Indeed, many people are surprised to learn that Medicare does NOT cover routine dental care. During our working years, we often have access to dental insurance coverage through our employer’s group health insurance plans. On those plans, we get benefits to cover the cost of our teeth cleanings and annual x-rays. We often also have coverage for more expensive things like crowns or root canals.
Medicare does not pay for anything related to keeping your teeth healthy, such as checkups or fillings. It also does not cover things like extractions or dentures in most cases. What you and I think of as “dental care” are things that Medicare considers “not medically necessary.”
Medically Necessary Dental Care
Medicare MAY cover dental work related to another health condition, or in other words, when medically necessary. An example of that would be if you need surgery to treat a broken jaw, or you have dental services ordered by an oncologist as part of your treatment plan for oral cancer. Another example might be an oral exam performed as part of a comprehensive work up prior to kidney transplantation.
Even in these circumstances, the prescribing physician must demonstrate to Medicare why this dental service is necessary. More on that later in this article.
Other than these few limited exceptions, everything else is pretty much not covered. Section 1862 (a)(12) of the Social Security Act defines a Statutory Dental Exclusion “where such expenses are for services in connection with the care, treatment, filling, removal, or replacement of teeth or structures directly supporting teeth..” (You can read more on the statutory dental exclusion at the CMS.gov website.)
Dental Insurance Options for People on Medicare
So what is a person on Medicare supposed to do for routine dental coverage? There are a couple of options.
Medicare Advantage Plans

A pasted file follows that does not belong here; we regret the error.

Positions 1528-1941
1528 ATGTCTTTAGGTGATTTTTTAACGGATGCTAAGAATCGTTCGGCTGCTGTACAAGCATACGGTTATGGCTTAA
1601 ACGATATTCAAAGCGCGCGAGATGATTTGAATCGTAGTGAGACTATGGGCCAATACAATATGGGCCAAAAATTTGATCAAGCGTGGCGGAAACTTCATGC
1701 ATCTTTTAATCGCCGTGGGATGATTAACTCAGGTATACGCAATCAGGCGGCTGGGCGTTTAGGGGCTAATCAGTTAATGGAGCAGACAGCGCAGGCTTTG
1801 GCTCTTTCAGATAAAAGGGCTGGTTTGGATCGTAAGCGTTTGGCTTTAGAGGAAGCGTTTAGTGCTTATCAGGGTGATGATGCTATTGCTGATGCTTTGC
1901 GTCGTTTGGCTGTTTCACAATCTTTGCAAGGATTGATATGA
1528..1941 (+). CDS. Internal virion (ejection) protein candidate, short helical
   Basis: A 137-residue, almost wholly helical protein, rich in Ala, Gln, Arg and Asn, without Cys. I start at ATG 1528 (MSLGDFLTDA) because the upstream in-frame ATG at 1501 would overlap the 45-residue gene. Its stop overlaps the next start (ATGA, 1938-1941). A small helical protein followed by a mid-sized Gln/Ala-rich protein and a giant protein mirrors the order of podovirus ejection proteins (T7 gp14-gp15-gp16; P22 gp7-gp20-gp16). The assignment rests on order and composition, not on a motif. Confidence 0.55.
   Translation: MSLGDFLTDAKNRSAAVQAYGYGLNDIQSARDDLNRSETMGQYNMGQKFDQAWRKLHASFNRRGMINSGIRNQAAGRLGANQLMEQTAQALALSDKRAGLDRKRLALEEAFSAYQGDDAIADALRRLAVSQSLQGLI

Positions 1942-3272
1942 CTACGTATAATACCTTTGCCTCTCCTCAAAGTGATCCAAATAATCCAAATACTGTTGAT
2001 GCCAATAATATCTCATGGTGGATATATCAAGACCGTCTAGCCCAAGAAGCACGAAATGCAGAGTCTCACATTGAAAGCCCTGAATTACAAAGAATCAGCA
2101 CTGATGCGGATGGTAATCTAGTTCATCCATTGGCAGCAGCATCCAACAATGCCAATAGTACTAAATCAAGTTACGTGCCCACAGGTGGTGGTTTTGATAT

Some Medicare Advantage plans cover a small amount of routine dental services. I hesitate to even mention this because Medicare Advantage plans can change their benefits each year. If you opt for a specific plan just because of some minor dental coverage, you will be upset if the plan drops that benefit next year. Also, dental coverage within a Medicare Advantage plan may only have a small network of dentists. Chances are that your family dentist may not be in the network. Never choose your Advantage plan based on only on the fact that you want a little dental coverage. Always choose your Medicare insurance for its medical benefits first. Then if that plan also includes even $100 worth of dental coverage, consider that a bonus.
Standalone Dental Insurance
Dental insurance plans provide benefits for all the things you expect like cleanings, x-rays, fluoride, fillings, and even crowns and root canals. While there are a number of individual dental insurance plans out there on the market, there is one that we like here at Boomer Benefits because it does not restrict you to a dental network.
It also offers coverage for routine vision and hearing, which are two additional things that Medicare does not cover. Benefits are available immediately with no waiting period for preventive care.
Learn more about our Dental, Vision and Hearing plan here.